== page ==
In today’s “Our New Day Begun” feature, we meet Brian McCollum. Brian is a Candidate who is certified ready to be examined for ordination, pending a call (hallelujah!). He is not only a graduate of Princeton Theological Seminary, but he is currently its Director of Recruitment. He’s a gifted preacher, a talented stepper, and incredibly warm person. And on a personal note, if anyone’s ordination is overdue, it’s his! Meet him and be blessed!
Tell us about your spiritual background. Have you always been in the Presbyterian Church (USA)?
I have always been involved in the life of the church, specifically the Presbyterian Church USA. I am a native of Forestville, MD (right outside of Washington, DC) and I grew up attending Sargent Memorial Presbyterian Church. As a teenager, church was more of a social gathering than a spiritual experience. Sargent was blessed to have a very involved and active youth group. In the late 80’s / early 90’s there seemed to be a sense of loyalty toward denomination so membership retention and growth was never a problem. After high school my personal journey with God began when I started attending Morehouse College. I became a business major because I wanted to make a lot of money after graduation. I started to hear the call to ministry as a student but did not pursue it because I thought God had the wrong number… So I ran from my call. However, I only felt fulfilled when I was doing ministry.
After graduating from Morehouse, I became a Pharmaceutical representative with GlaxoSmithKline in Washington, DC. In 2002, I left Glaxo and joined a non-profit company called Step Afrika! Life started to take a turn when I joined this company. I felt a deeper sense of calling to the ministry and finally answered the call at Princeton Theological Seminary. Princeton changed my life! My whole scope of theology, counseling and worship had expanded to places I never imagined. My faith was no longer a concept that I just talked about but it was a practical reality with real life applications.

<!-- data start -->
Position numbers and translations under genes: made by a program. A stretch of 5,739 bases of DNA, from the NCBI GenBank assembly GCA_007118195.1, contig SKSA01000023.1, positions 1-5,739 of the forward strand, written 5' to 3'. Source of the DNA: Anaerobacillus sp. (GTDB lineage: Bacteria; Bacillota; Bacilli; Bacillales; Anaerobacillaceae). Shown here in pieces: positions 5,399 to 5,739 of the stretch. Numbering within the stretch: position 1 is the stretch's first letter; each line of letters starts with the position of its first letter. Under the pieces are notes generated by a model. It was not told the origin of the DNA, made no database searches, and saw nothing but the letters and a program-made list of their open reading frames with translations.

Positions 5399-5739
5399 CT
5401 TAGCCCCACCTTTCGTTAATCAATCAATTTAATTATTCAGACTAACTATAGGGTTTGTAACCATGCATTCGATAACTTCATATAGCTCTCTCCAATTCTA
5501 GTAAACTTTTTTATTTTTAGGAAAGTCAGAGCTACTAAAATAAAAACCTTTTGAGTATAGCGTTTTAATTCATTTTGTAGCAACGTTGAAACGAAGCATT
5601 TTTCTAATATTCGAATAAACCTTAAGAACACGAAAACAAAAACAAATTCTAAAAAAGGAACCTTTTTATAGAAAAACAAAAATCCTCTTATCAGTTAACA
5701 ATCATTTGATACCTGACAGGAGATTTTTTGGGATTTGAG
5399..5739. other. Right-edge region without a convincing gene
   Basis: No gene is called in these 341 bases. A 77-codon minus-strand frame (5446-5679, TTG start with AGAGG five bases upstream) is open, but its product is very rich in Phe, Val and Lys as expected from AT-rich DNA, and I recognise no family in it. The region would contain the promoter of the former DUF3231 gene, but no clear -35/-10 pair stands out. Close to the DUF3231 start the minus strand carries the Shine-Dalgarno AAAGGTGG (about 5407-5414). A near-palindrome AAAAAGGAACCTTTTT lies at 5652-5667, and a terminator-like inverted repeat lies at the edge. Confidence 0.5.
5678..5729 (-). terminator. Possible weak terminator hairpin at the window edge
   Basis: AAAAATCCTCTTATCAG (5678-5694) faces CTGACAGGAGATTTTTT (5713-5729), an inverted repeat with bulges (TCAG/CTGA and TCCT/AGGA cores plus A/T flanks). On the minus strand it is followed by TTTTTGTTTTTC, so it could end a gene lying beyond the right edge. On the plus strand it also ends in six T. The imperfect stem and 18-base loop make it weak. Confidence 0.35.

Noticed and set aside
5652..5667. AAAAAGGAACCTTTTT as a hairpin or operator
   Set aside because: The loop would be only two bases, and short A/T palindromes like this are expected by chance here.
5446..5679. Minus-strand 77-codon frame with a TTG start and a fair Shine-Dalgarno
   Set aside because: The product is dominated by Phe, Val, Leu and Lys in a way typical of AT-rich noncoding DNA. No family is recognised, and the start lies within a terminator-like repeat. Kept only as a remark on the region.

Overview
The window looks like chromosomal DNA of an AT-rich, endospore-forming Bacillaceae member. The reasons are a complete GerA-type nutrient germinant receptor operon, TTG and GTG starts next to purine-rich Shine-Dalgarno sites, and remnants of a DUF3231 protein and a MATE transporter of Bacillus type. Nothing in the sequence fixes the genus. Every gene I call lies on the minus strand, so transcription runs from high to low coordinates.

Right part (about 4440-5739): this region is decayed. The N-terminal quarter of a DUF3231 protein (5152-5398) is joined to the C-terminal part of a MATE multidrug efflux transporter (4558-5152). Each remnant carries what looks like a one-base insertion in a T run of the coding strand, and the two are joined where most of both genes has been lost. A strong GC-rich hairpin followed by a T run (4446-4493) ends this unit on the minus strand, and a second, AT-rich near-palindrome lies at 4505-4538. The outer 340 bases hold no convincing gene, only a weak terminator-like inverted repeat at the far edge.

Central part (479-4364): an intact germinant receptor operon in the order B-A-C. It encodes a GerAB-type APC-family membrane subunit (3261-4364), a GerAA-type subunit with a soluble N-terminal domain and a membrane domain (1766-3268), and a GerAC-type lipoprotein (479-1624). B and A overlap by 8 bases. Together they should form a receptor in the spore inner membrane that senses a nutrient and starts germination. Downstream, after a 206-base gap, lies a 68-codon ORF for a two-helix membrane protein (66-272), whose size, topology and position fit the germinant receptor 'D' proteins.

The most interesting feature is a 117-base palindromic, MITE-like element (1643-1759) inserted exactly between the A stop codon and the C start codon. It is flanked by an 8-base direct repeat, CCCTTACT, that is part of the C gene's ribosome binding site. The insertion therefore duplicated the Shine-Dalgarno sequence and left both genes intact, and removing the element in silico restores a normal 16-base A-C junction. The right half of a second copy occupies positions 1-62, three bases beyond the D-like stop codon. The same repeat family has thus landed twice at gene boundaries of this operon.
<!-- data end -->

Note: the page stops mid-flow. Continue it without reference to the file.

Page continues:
Who/what influenced you to seek ordination?
I was blessed to have many mentors during the process of discerning my call. Some are Presbyterian and some are not. They have helped me navigate this awesome call and find my pastoral voice. They are Rev. Juan Guthrie, Rev. James Allen, Rev. Victor Aloyo, Rev. Cleo LaRue, Rev. Joseph Daniels and Rev. Clinton Miller. I thank God for them but I had to save the best for last… my parents Mr. and Mrs. Clarence and Gloria McCollum. They were the first theologians I ever knew.
Tell us about your experiences at Princeton Theological Seminary. What was it like for you?
Princeton Theological Seminary is leading the charge in creating the next generation of leaders in the church, academy and world. I am not just saying that because I work in admissions. I have truly enjoyed my experience at Princeton. It is not a perfect place but we serve a perfect God. I like that Princeton is a place where we can discuss issues that are going on in the community…(women in ministry, homosexuality, social injustice…) Princeton is not afraid to have hard conversations.
I was challenged academically at Princeton and was also embraced by the entire community (students, faculty and administration) to help create a more inclusive space. I served as the president of the Association of Black Seminarians for two years and I sat on an advisory counsel for the president in reference to diversity issues. I was very involved in the life of the campus. I created a step ministry at Princeton call “North Wind” step ministry. I traveled to Ghana and Liberia to do ministry in an international context. I created wonderful friendship with my peers and faculty members. The faculty members are probably one of the best parts of Princeton… They care about the students engaging in critical thought in every area as future pastors and professors. I love this place!
You recently returned to PTS for work. What are you doing now?